As ours is a world (and a city) chock-full of information, and distractions, and informational (or information-less) distractions, it can be useful to distract ourselves towards what’s most important. Sounds like a bit of a paradox, but I stand by it. One method I have is a lovely little app on the smartphone (again, a paradox: the smartphone, locus of mindlessness). The app is named “Buddha” or “Buddha Thoughts” or something similarly simple and enjoyable. It provides daily mindfulness quotes, set against a tranquil backdrop of birds and reedy plants. Once a day, I look down to see the icon of Buddha with a notification. Unlike my email, the notification number mercifully never rises above 1. The thoughts are usually not listed as having a particular author, probably because they belong to a fount of wisdom arising from many traditions. Generally, I feel calmed even before reading it.
Today’s thought was, “We only lose what we cling to.” Ahh, non-attachment. There are many times in life, maybe even most, when this yama seems a tall order. Our lives are, to an extent, formed around attachments. Who we are, what we do, who we love: all the things that define us can also confine us, in a gripping love for the things that we consider an essential part of an identity. We cling to romantic relationships, pet ownerships, personality quirks, even food preferences. I am scandalized by a caramelized onion anywhere near my plate, and dismayed if expected to eat rice without soy sauce.
My recent major non-attachment challenge has been, of course, opening a yoga business. Attachment and focus are required for successful business launching, even if the business’s intended business is to help promote non-attachment in its clients (getting into yet another paradox, indeed). Once you see students walking through the door, you are lovingly attached to them immediately. And, of course, you want the business to succeed, all the more so when you know that the service it provides is uncomplicatedly good. (Parker and I repeated this over and over to each other as we got closer to the opening week: “Opening a yoga studio doesn’t hurt anyone. All it could do is some good.”)
Despite all my yogic intentions, the first two weeks we were open, I exuded attachment to Shaw Yoga. I checked email every ten minutes, dreamt about blocks, blankets, bolsters, and missing music speaker cords. I mused on success and failure. I obsessed over what made us distinctive, whether we were distinctive enough, and generally kept a worrying, whistling teakettle on the back burner each minute that I wasn’t doing something specifically for the studio. The poor little Buddha app didn’t stand a chance of yanking me back to the right perspective.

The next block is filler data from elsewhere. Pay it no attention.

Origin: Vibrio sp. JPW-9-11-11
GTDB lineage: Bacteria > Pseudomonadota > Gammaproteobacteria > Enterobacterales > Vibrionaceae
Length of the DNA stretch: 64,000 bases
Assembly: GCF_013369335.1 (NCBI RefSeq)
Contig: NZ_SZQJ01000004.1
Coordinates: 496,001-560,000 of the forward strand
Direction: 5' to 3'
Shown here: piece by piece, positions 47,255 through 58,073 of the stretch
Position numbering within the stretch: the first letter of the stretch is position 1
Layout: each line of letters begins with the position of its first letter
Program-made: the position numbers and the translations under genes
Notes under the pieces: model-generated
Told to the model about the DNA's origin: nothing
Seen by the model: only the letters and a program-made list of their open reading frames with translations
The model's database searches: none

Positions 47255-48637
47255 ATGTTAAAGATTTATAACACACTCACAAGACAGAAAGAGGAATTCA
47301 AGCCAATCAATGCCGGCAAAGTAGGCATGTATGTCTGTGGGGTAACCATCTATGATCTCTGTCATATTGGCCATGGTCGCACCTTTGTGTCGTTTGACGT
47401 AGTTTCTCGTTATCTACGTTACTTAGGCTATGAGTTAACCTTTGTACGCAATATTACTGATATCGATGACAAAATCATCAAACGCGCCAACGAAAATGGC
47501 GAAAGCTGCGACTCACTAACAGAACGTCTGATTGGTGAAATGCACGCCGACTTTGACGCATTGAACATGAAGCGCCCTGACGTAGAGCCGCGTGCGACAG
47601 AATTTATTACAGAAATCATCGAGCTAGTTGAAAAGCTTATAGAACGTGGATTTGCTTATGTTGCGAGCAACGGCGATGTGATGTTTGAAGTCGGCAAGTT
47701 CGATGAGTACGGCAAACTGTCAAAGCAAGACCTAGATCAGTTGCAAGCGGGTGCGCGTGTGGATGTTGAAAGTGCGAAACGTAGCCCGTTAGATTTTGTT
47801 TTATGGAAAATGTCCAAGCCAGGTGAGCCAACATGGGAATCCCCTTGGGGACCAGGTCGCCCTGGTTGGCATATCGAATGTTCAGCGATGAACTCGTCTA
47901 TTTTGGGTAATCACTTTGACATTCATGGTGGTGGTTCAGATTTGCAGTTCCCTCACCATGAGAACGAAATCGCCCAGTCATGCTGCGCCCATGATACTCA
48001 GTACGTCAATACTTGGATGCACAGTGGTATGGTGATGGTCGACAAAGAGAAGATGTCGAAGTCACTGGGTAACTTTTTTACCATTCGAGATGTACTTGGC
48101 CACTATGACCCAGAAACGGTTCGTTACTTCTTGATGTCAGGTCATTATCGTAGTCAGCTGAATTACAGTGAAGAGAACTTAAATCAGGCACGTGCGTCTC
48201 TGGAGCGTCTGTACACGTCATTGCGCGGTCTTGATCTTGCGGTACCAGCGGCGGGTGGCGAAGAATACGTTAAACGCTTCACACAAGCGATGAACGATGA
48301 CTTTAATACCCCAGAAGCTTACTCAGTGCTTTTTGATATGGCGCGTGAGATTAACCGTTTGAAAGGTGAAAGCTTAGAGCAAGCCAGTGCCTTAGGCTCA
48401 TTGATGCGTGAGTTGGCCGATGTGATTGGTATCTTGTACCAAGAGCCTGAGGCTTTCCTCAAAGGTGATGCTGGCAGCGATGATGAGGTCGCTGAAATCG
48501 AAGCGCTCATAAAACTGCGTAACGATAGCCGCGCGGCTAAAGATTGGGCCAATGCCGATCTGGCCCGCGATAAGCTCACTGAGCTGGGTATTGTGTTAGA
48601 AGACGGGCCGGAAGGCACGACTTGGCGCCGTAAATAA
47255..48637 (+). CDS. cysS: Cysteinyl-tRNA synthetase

Three months later, I’m not sure exactly when things changed, but they have. I still want the studio to do well. It is doing well. We remain dazzled by the independence and diversity of our teachers: we’ve loved seeing cosmic Aqeel join the teaching line-up, we’re delighted by the addition of a Sunday morning prenatal class with the effervescent Jeanette, and a midday Monday class taught by the radiant Gina. We relish the friendly camaraderie with neighbor businesses like Lost & Found, Wagtime, Longview Gallery, Reformation Fitness, La Colombe, Xtend Barre DC, Pekoe Acupuncture, Calabash Teas, Dacha Beer Garden, Jrink Juicery, and others. Most of all, we love meeting new students every day. We love being part of a neighborhood, and have learned what it means to be a neighborhood business. It means you are offered a microcosmic slice of the world-- for us, the neighborhood of Shaw. In it you see an example of the variety, struggle, inventiveness, industry, and loveliness of humankind. It’s an utter gift to be wedged here in the midst of our bustling 1240 9th Street building, in the midst of this bustling city, upon this bustling planet.
I still want the business to do well. But now, more specifically, I know that I am focused on a desire for Shaw Yoga to do well by spurring positive change in the lives of our neighborhood folk, and I believe we’re off to a good start.